It’s midwinter and working on the water has a way of making you curse the wind. In a best case scenario, we’re all hoping to pick our spots between fronts while enjoying sleeping in a bit. However, if you’re willing to brave the elements there are good options.

For the most part, If you run a shallow draft skiff or are even willing to wade, midwinter does provide some unique opportunities as fish can be easier to find. Because of the seasonally low tides, they have less room to roam on the flats and group up in deeper spots.  Moreover, these holes or depressions stick out even more when they’re surrounded by what is almost dry ground.  Too, the stronger the north wind the better. This pushes even more water out.

My favorite tide is a morning incoming from a negative low and like last month, I’ll spend my time working around backcountry creek systems. I’ll downsize my flies throwing nothing larger than a 1/0 with a size #1 or #2 being typical. Deeper holes around mangrove points can be very productive for redfish, spotted sea trout and juvenile snook.  Because they’re vulnerable to the cold, I like to leave the larger snook alone. They can be seen laid up close to shore in the sand trying to warm up.

As water drains on open grass flats, the same scenario plays out. Because they hold numerous small prey species, turtle grass flats hold lots of redfish and trout.  Here, small depressions or sand holes can be the only areas holding enough water for fish while they wait for the incoming tide. Many times, I’ve seen the smallest holes hold the best number of fish. They like to hang on the grass edge.

Canals hold lots of fish. Sometimes, when the wind seems relentless and you need to get out, they’re an option. Cement seawalls hold and radiate heat down through the water column making them the perfect winter hangout for all our game fish. That and the deeper water provide a more moderate environment to ride out the cooler weather. Typically, the outer perimeter canals fish best.

When the wind lies down, look for the pompano bite down towards Cape Haze Point. Usually, the hard bottom out a bit is one of the most reliable spots. In addition, keep an eye just outside the bar along the southern end of the west wall.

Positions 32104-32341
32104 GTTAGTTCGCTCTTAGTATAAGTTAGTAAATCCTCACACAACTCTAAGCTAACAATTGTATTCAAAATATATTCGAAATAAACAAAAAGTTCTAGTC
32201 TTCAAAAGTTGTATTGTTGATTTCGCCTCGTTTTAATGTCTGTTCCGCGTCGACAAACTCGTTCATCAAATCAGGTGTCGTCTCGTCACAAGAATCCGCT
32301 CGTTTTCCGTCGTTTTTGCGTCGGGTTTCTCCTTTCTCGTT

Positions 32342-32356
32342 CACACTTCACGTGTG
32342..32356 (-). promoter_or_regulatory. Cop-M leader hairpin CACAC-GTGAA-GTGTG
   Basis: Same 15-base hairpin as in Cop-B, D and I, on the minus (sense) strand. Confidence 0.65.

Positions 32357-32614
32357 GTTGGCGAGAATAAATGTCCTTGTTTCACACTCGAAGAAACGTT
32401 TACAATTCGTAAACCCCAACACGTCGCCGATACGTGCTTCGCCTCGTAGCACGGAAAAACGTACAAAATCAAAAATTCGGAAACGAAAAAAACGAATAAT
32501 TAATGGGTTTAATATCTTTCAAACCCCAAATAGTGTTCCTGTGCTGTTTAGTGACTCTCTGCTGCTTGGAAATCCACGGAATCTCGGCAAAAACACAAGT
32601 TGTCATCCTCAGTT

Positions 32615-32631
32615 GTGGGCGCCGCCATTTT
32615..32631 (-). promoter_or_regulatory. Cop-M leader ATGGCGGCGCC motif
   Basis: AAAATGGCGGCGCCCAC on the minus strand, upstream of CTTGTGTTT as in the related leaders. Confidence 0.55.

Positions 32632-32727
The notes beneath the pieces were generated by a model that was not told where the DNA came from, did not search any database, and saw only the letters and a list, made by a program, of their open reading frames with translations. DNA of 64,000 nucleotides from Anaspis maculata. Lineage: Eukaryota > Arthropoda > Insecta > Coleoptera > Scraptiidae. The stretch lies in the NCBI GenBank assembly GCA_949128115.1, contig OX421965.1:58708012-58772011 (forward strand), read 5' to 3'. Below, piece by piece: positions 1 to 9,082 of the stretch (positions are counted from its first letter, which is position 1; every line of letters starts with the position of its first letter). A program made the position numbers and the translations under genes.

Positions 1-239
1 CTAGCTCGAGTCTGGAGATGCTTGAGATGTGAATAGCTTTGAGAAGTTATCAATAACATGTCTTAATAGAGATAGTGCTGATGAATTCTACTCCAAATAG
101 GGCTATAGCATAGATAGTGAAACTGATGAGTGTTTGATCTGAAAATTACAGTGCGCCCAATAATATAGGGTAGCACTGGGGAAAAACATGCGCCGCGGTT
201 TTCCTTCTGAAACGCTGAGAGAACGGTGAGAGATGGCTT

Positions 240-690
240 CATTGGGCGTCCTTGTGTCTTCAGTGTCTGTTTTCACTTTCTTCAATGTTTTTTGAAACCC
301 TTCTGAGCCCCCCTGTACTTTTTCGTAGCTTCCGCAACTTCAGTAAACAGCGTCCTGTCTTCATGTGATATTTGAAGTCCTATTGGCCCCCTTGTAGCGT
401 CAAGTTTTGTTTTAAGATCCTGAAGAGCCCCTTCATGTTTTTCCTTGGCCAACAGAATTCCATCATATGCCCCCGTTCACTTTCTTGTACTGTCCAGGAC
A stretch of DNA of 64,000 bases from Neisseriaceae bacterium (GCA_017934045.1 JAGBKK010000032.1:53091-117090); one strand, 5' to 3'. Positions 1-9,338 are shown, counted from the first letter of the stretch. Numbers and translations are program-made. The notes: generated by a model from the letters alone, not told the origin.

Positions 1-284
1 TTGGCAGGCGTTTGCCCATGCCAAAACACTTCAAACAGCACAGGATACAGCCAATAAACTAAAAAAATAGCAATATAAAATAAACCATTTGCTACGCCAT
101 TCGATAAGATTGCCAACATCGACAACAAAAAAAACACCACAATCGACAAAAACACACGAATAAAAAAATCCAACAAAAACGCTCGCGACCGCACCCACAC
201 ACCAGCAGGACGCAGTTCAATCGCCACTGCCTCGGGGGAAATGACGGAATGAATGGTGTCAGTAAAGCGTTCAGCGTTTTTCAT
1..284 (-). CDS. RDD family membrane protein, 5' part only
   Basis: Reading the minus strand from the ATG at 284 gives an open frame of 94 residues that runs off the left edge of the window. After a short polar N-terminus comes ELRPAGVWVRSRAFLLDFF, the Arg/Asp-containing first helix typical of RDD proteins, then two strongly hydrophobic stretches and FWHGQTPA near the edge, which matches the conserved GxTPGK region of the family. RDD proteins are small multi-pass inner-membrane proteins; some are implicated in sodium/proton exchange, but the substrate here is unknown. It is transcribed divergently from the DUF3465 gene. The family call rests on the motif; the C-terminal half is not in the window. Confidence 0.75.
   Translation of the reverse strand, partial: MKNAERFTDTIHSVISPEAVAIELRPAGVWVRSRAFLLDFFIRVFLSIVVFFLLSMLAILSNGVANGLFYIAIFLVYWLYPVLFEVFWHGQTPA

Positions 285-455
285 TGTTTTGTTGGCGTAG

Sheepshead are just about anywhere there is structure and can be fished from land. The Placida trestle is a favorite spot as well as any dock.

Spring is coming to the Golden Isles

With the advent of Spring, our waters begin warming.  68 to 70 degrees is the magic temperature.  The big winter schools of reds begin to break up and we are able to find them in more places.  Trout come up from the depths and gather around oyster beds and grass.  In May we expect the first "tailing" tides of the year where the reds get into the grass and tail aggressively grubbing for fiddler crabs.  Tailing redfish in the grass is classic, southern fly fishing for redfish.

In St. Simons we have an interesting fishery chasing free floating triple tail just 1-3 miles off of the beaches.  This is an unusual behavior because they are not floating close to structure.  They are simply free floating.  We look for these fish by idling around just off the beaches.  When I see one, I motor close to it and try put you in a good position for a cast.  The flies are generally lightly weighted or unweighted flies that mimic small shrimp or bait fish.  If you make a good presentation a little beyond and in front of the fish, you may come tight with a triple tail up to 20 pounds.  Triple tail are a hard fighting fish that jumps and runs.  I have said many times, if you can imagine how hard a 10 pound blue gill would pull, that is how hard a Triple Tail pulls.  This pattern runs from late March until June or July.  

At this time of year, I like to combine a red fish and Triple tail trip.  As in all sight fishing, a clear day with light wind makes for the fishing.  So, click the link below to inquire on booking a trip for a species I would bet you have never caught on fly.

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